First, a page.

Wading into the controversy surrounding an Islamic center planned for a site near New York City’s Ground Zero memorial this past August, President Obama declared: “This is America. And our commitment to religious freedom must be unshakeable. The principle that people of all faiths are welcome in this country and that they will not be treated differently by their government is essential to who we are.” In doing so, he paid homage to a vision that politicians and preachers have extolled for more than two centuries—that America historically has been a place of religious tolerance. It was a sentiment George Washington voiced shortly after taking the oath of office just a few blocks from Ground Zero.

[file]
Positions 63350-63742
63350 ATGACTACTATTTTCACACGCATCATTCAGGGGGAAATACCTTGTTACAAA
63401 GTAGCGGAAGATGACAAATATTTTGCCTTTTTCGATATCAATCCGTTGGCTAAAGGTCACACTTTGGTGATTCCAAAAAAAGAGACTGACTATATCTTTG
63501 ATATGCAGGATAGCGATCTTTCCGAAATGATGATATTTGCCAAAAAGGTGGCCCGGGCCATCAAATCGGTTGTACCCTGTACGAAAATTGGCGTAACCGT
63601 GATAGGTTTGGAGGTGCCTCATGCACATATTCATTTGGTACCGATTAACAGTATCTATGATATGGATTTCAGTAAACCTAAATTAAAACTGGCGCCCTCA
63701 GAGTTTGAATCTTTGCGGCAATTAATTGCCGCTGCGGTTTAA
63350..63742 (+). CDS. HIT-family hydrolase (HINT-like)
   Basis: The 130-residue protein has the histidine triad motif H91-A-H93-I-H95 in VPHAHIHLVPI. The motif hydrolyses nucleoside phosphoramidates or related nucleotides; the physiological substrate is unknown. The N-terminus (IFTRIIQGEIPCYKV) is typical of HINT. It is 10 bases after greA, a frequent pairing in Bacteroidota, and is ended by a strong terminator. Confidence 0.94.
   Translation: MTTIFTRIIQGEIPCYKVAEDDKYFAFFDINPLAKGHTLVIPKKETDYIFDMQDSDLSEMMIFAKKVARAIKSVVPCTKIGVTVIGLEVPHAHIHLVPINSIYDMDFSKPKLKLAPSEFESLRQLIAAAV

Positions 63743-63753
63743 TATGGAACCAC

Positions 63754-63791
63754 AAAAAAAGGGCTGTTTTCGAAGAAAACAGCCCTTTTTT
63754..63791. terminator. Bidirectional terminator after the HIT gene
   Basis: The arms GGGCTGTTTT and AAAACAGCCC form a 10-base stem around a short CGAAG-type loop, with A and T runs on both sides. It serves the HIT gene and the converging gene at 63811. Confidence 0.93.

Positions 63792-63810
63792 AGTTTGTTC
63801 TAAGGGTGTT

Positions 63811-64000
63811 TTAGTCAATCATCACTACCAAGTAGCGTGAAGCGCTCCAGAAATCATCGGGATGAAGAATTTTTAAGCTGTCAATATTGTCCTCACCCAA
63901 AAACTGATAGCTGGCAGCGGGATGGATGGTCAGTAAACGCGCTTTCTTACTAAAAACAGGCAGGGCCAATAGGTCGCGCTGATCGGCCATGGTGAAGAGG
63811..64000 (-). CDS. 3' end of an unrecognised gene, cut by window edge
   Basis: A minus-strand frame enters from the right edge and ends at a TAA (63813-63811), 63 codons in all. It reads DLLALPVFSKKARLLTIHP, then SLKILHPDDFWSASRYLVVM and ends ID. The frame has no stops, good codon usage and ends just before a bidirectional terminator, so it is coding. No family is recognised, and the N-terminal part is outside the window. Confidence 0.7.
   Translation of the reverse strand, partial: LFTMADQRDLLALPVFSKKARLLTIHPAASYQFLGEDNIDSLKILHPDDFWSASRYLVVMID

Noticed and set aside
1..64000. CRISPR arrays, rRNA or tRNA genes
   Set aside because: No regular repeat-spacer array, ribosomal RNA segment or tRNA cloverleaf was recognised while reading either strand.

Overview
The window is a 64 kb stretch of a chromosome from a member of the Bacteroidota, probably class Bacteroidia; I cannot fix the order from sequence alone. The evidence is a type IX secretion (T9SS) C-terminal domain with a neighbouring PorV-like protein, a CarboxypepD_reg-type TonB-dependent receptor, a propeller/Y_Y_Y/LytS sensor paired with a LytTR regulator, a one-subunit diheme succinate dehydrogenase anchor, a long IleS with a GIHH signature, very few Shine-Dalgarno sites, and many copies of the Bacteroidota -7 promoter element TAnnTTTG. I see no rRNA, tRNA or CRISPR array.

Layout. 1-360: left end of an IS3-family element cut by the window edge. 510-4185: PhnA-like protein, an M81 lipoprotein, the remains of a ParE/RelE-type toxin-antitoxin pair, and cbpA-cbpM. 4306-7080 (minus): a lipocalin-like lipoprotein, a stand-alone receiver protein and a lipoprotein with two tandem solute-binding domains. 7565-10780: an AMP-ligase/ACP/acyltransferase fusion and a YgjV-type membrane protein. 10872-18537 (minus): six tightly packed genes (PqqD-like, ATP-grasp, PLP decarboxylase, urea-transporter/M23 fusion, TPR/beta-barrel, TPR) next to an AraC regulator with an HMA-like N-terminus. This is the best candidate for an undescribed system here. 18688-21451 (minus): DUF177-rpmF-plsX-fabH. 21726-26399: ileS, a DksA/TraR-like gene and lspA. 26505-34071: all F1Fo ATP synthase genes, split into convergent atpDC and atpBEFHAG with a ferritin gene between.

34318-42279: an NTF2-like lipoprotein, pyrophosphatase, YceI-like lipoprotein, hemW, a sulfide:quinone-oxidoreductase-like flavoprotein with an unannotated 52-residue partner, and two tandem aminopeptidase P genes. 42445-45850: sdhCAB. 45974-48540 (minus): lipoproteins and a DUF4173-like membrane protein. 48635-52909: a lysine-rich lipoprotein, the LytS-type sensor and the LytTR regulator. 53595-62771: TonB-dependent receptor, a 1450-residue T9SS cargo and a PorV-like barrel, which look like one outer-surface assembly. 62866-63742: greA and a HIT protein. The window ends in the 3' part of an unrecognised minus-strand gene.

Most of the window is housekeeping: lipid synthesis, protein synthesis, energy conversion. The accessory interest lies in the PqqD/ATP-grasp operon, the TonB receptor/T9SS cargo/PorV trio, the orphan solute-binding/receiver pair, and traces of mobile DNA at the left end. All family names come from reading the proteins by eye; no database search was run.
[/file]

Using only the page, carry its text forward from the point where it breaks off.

But is it so?
In the storybook version most of us learned in school, the Pilgrims came to America aboard the Mayflower in search of religious freedom in 1620. The Puritans soon followed, for the same reason. Ever since these religious dissidents arrived at their shining “city upon a hill,” as their governor John Winthrop called it, millions from around the world have done the same, coming to an America where they found a welcome melting pot in which everyone was free to practice his or her own faith.
The problem is that this tidy narrative is an American myth. The real story of religion in America’s past is an often awkward, frequently embarrassing and occasionally bloody tale that most civics books and high-school texts either paper over or shunt to the side. And much of the recent conversation about America’s ideal of religious freedom has paid lip service to this comforting tableau.